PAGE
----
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NetForecast reveals LEO vs GEO satellite IFC QoE performance data

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Low Earth Orbit (LEO) satellites are shaking up inflight connectivity. Since launching SpaceX’s Starlink service in aviation, JSX has been wowing passengers with blazing fast Internet on board its ERJs. OneWeb’s LEO constellation, meanwhile, is readying to support IFC in 2024, with Intelsat, Hughes and Panasonic Avionics set to serve as distribution partners in the commercial sector. Demos of OneWeb’s service, including at the recent Aircraft Interiors Expo (AIX), have yielded impressive results.

So how does the quality of experience (QoE) of LEO satellite-powered inflight connectivity compare with GEO-supported IFC? NetForecast, which measures and assesses the real end-to-end Internet user experience, including on board aircraft, decided to find out. With its QMap app installed on the mobile devices of airline crew members, NetForecast employees, and other interested parties, the Charlottesville, Virginia-based company captured end-to-end latency, packet loss, DNS lookup time, and effective bandwidth data on a total 155 flights, calculating QoE scores for each flight as well as for six user application categories using a zero-to-one scale.

“We’ve now reached critical mass to be able to share our LEO versus GEO quality of experience performance data,” NetForecast president Rebecca Wetzel told RGN at AIX. “This is a passenger experience comparison between the LEO flights, of which we had 62, and 93 GEO flights. The GEO flights are all different airlines and different service providers. It’s a mélange. The LEOs, well… [there’s only one active provider at present.]

“So, we calculated Apdex* (Application Performance Index) scores for LEO versus GEO and we level set our calculations so we could compare the services to each other. When we compare GEOs to each other, we set performance thresholds to reflect baseline values based on what GEO can deliver.”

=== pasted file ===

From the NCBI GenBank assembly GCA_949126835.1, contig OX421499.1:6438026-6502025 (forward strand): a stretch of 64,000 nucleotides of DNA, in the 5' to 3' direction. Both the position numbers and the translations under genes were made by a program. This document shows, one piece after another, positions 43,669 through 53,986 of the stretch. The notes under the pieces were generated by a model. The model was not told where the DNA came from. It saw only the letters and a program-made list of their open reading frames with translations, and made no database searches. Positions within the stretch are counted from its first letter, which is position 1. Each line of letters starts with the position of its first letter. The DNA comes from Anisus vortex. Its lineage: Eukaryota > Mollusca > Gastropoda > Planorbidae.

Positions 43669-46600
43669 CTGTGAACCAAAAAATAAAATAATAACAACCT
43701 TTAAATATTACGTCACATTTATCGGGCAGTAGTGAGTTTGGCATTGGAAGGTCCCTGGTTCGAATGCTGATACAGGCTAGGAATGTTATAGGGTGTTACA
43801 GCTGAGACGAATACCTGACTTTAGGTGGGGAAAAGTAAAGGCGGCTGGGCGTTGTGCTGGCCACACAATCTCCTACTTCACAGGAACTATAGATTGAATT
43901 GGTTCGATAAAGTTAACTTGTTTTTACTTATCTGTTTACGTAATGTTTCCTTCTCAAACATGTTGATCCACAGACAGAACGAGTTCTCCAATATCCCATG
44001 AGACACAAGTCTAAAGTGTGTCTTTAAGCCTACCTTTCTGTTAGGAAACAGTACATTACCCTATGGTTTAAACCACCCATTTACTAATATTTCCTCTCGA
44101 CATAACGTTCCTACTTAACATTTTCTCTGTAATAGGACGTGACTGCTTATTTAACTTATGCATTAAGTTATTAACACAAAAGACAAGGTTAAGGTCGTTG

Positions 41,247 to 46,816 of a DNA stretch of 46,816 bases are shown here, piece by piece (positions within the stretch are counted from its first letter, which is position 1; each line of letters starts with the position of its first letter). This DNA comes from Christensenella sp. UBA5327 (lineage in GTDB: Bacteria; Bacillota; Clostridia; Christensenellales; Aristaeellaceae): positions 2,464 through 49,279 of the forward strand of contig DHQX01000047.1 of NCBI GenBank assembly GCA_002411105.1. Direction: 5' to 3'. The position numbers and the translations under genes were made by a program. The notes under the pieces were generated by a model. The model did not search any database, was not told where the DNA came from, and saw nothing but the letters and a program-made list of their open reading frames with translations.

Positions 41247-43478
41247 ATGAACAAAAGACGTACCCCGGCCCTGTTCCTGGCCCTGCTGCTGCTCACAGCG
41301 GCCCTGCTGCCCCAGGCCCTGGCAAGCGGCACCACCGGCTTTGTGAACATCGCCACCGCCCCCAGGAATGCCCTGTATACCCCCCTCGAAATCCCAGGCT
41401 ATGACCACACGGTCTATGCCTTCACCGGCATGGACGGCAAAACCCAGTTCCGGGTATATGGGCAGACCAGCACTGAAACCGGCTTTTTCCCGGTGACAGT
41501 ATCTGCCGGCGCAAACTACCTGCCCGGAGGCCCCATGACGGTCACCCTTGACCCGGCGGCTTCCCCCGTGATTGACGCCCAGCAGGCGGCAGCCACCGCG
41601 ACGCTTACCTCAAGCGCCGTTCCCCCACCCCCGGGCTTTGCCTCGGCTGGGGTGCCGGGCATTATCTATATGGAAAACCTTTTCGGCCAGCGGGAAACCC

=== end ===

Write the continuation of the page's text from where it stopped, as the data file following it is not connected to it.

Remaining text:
If an airline offered only GEO-based IFC, but had multiple different service providers, the scoring would compare the services equally. “We level set to compare apples to apples,” explained Wetzel. “In the case of our GEO versus LEO comparison, we averaged the scores for all of the GEO flights together and all of the LEO flights.”

The results put the average flight QoE for GEO in a “fair” category whereas LEO had an average in the B+ “good” range.

A graph showing how LEO had an average QoE score of 0.89 in the "Good" range, whilst GEO had an average QoE score of 0.78 in the "fair" range.

NetForecast used the highly regarded standard Apdex* scale, which is a zero to one scale. Image: NetForecast

Observing the “huge gap” in performance of 0.11, NetForecast director of business development Mary Rogozinski told RGN: “So, in our testing, at some airlines you’re seeing GEOs down at the bottom end. There are flights out there that are very poor.” [Note: Beyond entering a flight number and starting the app, there is no interaction by the crew or employees.]

NetForecast set Apdex thresholds differently depending on what kind of application is being used, identifying six application categories: Interactive, Message, Cloud Service, File Transfer, Streaming, and Social Media.